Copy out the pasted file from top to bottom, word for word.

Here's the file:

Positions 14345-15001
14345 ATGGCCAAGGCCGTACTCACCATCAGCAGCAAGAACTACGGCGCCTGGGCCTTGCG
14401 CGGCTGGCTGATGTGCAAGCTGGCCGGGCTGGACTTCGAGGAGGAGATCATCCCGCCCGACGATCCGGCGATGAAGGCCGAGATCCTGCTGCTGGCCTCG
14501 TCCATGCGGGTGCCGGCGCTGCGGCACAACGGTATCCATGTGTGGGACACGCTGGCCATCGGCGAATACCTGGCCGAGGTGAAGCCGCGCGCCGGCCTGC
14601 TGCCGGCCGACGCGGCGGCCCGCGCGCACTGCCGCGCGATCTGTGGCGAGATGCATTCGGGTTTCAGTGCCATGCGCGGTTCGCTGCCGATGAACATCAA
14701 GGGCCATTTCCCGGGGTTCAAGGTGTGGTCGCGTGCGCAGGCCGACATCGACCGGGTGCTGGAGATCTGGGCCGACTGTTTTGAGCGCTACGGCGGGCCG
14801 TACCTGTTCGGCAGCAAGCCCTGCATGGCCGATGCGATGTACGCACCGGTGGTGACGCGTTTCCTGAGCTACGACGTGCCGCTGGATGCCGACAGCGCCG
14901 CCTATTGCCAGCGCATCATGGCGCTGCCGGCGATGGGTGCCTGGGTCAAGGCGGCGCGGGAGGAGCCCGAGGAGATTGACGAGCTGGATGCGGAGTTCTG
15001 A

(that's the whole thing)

Positions 14345-15001
14345 ATGGCCAAGGCCGTACTCACCATCAGCAGCAAGAACTACGGCGCCTGGGCCTTGCG
14401 CGGCTGGCTGATGTGCAAGCTGGCCGGGCTGGACTTCGAGGAGGAGATCATCCCGCCCGACGATCCGGCGATGAAGGCCGAGATCCTGCTGCTGGCCTCG
14501 TCCATGCGGGTGCCGGCGCTGCGGCACAACGGTATCCATGTGTGGGACACGCTGGCCATCGGCGAATACCTGGCCGAGGTGAAGCCGCGCGCCGGCCTGC
14601 TGCCGGCCGACGCGGCGGCCCGCGCGCACTGCCGCGCGATCTGTGGCGAGATGCATTCGGGTTTCAGTGCCATGCGCGGTTCGCTGCCGATGAACATCAA
14701 GGGCCATTTCCCGGGGTTCAAGGTGTGGTCGCGTGCGCAGGCCGACATCGACCGGGTGCTGGAGATCTGGGCCGACTGTTTTGAGCGCTACGGCGGGCCG
14801 TACCTGTTCGGCAGCAAGCCCTGCATGGCCGATGCGATGTACGCACCGGTGGTGACGCGTTTCCTGAGCTACGACGTGCCGCTGGATGCCGACAGCGCCG
14901 CCTATTGCCAGCGCATCATGGCGCTGCCGGCGATGGGTGCCTGGGTCAAGGCGGCGCGGGAGGAGCCCGAGGAGATTGACGAGCTGGATGCGGAGTTCTG
15001 A